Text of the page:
CHARLESTON, W.Va. -- A trip to the beach this spring gave me an idea for my garden: if a plant can survive the harsh conditions of the beach, it should be able to survive in my garden.
I took into consideration zones, as the Topsail Beach doesn't get quite as cold as our area. With that in mind, here are a few plants that can endure (and even thrive) in the harsh sun, drying winds and poor soils of the beach (and, alas, of some of my garden beds).
Dusty miller (Artemesia stellatiana) isn't native to the North American coastline, but this perennial is found in many areas along the shore. While it doesn't have great flowers like fellow members of the aster family, the foliage is beautiful.
Seaside goldenrod (Solidago sempervirens) is showy and is very tolerant of the salty beach conditions, making it perfect by a driveway or roadway that might be salted in the winter. Low maintenance, easy to grow and adaptable to poor environments, it prefers full sun, is shade intolerant and can withstand part-shade at best. It is salt tolerant and can be grown in environmental extremes ranging from dry seaside sand dunes, rocky crags and slopes, to wet marshlands.
Flower production will actually be best in poor soil, while overly fertile soil will encourage vegetative growth. It does not spread vegetatively, but can do so quite aggressively from seed. Cutting the stems back to the ground after flowering will tidy up the overall appearance of the plant and help control unwanted spread. This is a late-season bloomer, from July to October depending on geographic location. It also will thrive in temperature extremes ranging from Zone 4 (possibly colder) to 11.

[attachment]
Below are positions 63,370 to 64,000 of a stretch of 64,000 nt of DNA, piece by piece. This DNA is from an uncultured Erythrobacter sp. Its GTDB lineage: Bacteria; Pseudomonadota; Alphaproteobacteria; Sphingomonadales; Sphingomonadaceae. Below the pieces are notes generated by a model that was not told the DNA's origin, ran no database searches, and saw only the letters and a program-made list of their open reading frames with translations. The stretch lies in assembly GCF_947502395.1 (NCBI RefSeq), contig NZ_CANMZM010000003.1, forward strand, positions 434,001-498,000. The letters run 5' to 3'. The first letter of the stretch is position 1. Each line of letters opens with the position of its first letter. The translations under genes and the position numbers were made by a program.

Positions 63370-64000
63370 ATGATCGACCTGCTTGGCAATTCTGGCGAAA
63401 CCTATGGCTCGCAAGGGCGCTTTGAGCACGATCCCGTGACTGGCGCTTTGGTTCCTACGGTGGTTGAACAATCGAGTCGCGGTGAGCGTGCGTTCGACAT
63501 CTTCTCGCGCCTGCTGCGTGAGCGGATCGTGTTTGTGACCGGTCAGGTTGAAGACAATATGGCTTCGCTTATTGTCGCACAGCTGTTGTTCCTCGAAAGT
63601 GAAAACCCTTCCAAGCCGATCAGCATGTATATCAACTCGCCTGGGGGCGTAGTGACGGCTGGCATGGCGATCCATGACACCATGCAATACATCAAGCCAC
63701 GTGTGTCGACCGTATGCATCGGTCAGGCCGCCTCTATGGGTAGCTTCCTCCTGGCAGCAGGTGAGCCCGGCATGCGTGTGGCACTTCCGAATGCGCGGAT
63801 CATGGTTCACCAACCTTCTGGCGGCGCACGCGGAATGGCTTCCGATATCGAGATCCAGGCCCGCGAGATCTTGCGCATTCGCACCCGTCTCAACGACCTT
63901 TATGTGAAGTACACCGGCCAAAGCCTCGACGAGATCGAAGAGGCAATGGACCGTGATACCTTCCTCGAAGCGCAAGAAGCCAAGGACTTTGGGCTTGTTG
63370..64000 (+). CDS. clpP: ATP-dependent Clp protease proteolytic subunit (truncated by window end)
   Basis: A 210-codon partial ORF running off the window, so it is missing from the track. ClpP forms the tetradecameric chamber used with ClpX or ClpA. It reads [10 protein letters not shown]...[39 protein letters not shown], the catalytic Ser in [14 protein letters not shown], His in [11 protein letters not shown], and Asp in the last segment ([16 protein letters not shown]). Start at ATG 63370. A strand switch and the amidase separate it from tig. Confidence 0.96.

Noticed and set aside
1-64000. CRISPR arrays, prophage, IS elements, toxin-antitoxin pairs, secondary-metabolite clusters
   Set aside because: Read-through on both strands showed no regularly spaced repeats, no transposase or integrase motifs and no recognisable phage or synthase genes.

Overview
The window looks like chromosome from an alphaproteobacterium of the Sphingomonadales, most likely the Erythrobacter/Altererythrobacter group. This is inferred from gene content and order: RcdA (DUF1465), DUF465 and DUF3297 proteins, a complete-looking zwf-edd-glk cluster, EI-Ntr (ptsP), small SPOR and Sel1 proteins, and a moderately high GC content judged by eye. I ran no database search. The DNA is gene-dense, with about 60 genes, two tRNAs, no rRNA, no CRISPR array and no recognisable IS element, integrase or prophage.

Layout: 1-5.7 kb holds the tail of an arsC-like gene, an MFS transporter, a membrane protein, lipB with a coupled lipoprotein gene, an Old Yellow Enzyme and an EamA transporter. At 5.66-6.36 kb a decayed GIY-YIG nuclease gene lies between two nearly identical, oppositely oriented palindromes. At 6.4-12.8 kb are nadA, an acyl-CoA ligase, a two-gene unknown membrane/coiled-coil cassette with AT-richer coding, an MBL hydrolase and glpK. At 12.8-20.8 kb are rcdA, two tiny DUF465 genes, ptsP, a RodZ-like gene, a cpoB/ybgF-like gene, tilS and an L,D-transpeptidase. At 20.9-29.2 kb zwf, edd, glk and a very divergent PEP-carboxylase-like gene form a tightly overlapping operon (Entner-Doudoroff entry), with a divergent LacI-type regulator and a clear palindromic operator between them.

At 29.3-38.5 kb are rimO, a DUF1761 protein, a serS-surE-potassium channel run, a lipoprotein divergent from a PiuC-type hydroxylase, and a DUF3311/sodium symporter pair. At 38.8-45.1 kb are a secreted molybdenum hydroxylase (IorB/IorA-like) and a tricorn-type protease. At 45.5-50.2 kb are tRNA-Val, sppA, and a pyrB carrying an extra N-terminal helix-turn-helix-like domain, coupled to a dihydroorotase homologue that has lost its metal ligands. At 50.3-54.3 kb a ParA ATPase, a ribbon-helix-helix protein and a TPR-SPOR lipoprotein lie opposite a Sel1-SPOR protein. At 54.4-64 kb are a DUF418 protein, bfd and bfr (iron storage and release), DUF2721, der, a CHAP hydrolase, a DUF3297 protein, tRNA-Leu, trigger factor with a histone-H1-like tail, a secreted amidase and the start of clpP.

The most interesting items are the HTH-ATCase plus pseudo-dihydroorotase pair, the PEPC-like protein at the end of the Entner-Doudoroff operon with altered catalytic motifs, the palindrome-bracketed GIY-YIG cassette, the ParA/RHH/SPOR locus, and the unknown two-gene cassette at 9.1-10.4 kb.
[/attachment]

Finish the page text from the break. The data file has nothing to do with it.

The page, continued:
I'm crazy about Gaillardia, a perennial also called Indian Blanket. The plants form a low mound of light green leaves, bearing upright stems of daisy-like flowers. These are attractive to butterflies, and are drought-tolerant once established. Removing faded flowers will encourage constant blooming.
I saw Hypericum (St. John's Wort) growing in the dunes and blooming during June. I've used this small, herbaceous shrub in a few spots in my garden with great success -- it's pretty and pretty tough.
Of course, there are lots of grasses that I saw dotting the landscapes of the beach homes in South Carolina that will translate well to our climate. If I close my eyes while standing next to some of the Indian Grass (Sorghastrum) in the front yard, I can almost hear the ocean when the breezes blow . . . well, maybe not, but they do remind me of the dune plants like Sea Oats and Salt Hay that I love.
I read an article in an old copy of Horticulture magazine that really puts plant names/plant tag information into layman's terms.